Landlord’s Responsibility. Gas Safety Guide & Certificate


If you are a landlord and your property is equipped with any gas appliances then you have three primary responsibilities for gas safety within the property:

  1. Maintenance: You are responsible for maintaining the gas appliances and installations including the pipework, appliances and flues. Any work on these must be checked by a Gas Safe engineer. 
  2. Gas Safety Certificates: Every year, you must secure a Gas Safety Certificate. This certificate is awarded following a Gas Safety check by a registered engineer. The safety check will make sure that everything is working as it should and that the gas appliances are safe to use.
  3. Record keeping: You must provide your tenants with a copy of the Gas Safety Certificate within 28 days of the check being completed. You should also give a copy to new tenants before they move in.

What is a Gas Safety Certificate?

A Gas Safety Certificate, also known as a CP12 or a Gas Safety Record, is a document which confirms a Gas Safety check has been carried out at a specific property.

The Gas Safety Certificate can only be completed by a Gas Safe registered engineer.

Your Gas Safety Certificate will look like this:

This is an important document that confirms all gas appliances and installations within a property are safe to use.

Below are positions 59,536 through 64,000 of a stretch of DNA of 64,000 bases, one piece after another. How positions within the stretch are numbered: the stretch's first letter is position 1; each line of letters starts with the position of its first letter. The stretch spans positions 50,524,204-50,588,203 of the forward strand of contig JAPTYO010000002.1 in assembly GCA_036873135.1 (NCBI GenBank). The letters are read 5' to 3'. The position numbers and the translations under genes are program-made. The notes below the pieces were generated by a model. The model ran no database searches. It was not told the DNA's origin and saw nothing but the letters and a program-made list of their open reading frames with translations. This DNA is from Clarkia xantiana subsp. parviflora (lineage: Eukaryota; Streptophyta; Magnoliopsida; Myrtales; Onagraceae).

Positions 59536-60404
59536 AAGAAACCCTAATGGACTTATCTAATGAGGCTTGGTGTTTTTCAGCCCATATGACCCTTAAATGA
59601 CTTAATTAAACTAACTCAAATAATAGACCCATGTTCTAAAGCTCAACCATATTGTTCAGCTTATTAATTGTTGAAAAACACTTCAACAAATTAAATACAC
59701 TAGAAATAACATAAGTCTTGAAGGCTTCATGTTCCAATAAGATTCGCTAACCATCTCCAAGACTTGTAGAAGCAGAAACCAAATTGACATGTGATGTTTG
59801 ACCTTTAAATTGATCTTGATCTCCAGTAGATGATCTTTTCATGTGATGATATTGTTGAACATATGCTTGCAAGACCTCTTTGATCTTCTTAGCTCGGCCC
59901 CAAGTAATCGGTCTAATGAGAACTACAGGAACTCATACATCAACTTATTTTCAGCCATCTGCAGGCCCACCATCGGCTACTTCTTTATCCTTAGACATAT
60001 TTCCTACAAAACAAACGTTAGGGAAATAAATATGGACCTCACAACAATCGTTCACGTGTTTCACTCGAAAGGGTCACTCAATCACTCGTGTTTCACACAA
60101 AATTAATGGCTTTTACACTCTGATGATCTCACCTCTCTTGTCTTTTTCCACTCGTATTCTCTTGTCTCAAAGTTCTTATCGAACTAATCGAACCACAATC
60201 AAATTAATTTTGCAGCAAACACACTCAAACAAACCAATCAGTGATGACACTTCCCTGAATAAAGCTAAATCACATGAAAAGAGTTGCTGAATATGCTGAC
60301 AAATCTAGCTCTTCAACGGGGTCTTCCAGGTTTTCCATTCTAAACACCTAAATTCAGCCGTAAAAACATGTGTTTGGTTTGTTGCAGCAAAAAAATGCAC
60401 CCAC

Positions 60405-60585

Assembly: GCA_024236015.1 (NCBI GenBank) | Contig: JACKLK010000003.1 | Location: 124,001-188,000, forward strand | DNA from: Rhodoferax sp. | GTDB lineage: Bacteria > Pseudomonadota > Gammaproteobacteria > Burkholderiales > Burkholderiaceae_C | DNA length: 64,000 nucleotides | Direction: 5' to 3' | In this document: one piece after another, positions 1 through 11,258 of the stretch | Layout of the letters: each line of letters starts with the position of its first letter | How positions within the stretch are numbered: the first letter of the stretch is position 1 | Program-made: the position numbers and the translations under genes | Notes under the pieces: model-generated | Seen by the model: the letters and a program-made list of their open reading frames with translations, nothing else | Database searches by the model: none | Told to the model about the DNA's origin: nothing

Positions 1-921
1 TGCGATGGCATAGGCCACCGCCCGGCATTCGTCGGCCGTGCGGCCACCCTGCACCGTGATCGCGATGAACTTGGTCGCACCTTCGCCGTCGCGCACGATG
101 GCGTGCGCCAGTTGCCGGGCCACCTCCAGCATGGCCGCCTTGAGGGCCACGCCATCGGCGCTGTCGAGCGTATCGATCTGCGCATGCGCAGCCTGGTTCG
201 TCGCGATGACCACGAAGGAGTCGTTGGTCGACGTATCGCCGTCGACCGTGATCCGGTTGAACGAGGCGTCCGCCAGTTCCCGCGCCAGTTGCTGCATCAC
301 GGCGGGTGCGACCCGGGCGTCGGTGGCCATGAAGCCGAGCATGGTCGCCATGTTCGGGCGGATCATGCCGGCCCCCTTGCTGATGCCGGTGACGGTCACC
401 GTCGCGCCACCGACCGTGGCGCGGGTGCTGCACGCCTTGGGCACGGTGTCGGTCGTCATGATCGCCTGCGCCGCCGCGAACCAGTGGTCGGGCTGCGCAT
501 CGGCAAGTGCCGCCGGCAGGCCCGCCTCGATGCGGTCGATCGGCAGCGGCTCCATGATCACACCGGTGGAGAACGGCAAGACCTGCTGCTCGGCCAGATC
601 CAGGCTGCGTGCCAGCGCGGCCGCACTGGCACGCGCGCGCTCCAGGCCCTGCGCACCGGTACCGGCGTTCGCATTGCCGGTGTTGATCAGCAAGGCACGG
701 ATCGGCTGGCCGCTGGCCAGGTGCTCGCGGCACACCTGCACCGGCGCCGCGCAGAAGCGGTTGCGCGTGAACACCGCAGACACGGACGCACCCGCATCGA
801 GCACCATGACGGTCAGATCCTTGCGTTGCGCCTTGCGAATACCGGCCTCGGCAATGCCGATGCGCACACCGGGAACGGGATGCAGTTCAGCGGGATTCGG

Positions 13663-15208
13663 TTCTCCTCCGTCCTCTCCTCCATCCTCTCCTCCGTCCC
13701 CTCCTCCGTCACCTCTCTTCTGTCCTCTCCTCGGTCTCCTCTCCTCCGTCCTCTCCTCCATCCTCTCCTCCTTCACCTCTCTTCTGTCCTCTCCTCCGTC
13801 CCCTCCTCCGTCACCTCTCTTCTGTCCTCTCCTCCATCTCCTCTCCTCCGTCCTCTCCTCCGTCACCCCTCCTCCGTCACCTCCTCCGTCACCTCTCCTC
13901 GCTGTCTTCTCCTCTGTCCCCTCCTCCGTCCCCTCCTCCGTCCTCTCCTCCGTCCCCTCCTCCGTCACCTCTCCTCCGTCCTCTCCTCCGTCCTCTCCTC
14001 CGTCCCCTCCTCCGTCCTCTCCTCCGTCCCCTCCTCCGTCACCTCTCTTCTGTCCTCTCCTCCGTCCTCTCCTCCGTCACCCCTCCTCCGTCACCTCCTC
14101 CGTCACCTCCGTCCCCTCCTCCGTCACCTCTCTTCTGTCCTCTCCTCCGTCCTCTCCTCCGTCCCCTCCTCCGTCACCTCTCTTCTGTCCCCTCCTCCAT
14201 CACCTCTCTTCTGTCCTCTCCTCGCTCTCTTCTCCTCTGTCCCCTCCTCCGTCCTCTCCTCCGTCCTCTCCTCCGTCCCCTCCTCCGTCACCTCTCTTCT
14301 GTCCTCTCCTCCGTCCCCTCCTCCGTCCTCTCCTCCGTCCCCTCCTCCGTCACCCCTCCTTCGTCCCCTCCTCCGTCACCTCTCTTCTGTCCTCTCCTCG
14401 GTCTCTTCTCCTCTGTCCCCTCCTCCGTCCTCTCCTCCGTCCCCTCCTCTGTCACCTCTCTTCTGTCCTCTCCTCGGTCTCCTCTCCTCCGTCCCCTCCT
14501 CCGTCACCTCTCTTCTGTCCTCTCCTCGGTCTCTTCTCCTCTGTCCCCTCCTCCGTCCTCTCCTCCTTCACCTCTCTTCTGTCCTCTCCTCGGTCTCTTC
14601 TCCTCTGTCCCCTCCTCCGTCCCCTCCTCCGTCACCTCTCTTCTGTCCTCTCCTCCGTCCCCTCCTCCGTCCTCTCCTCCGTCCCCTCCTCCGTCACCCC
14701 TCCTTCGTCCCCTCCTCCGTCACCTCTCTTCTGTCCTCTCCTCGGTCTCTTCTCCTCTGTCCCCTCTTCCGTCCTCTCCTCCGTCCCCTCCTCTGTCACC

Which appliances need to be checked?

As a landlord you are responsible for all gas appliances that you make available to a tenant.

This includes gas boilers, gas ovens, gas hobs and any handheld appliances that use gas.

If the tenant brings a gas appliance into the property, they are responsible for ensuring it is safe to use.

Do I need a Gas Safety Certificate?

If your property has gas appliances you have a legal obligation to provide a Gas Safety Certificate before you let your property.

The Gas Safety Regulations 1998 place responsibility on the landlord to ensure that all gas appliances and fixtures are well maintained and safe to use.

How often should I renew my Gas Safety Certificate?

Your Gas Safety Certificate lasts for 12 months, so you should schedule a safety check on all of your gas appliances every year.

Up until April 6th 2018, a Gas Safety Certificate would last for 12 months from the date of the last inspection.

This led many landlords to secure a safety check every 10-11 months to ensure that there was no lapse in coverage.

However, this was deemed to be unfair on landlords since the Gas Safety Certificates would overlap and they would have to pay more for a shorter period of time. The rules have now been changed so that any Gas Safety check performed within the last two months of a current Gas Safety Certificate will be treated as if it had been performed on the last day of the current certificate.

If you have a new gas appliance installed, you do not need a new Gas Safety Certificate. You do not have to renew your current certificate when new residents move in, you simply have to provide them with a copy of the current valid certificate.

Where should I keep my Gas Safety Certificate?

You must keep your Gas Safety Certificate in a safe place.

You should keep the original Gas Safety Certificate and provide your tenants with a copy within 28 days of the checks being carried out.

New tenants will need a copy of the certificate before they can move into the property.

Does each property I own need a Gas Safety Certificate?

Yes. If you own multiple properties, you will need an individual Gas Safety Certificate for each property.